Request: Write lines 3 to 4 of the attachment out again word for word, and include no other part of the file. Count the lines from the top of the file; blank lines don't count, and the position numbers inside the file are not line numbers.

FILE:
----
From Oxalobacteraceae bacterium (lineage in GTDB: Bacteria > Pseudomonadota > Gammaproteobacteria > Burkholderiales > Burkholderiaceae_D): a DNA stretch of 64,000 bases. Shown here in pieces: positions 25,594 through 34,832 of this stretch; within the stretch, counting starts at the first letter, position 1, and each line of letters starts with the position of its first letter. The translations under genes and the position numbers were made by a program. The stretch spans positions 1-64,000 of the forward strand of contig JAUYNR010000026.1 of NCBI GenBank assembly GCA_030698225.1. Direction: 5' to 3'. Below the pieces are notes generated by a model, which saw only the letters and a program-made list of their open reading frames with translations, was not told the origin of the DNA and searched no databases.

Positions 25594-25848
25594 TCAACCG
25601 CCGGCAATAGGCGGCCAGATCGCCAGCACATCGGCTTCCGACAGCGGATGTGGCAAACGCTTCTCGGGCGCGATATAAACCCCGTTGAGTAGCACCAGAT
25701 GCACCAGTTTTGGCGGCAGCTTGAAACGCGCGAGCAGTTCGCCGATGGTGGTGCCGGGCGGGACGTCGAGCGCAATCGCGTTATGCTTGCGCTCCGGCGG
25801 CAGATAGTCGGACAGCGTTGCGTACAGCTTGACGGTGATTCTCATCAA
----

25594 TCAACCG
25601 CCGGCAATAGGCGGCCAGATCGCCAGCACATCGGCTTCCGACAGCGGATGTGGCAAACGCTTCTCGGGCGCGATATAAACCCCGTTGAGTAGCACCAGAT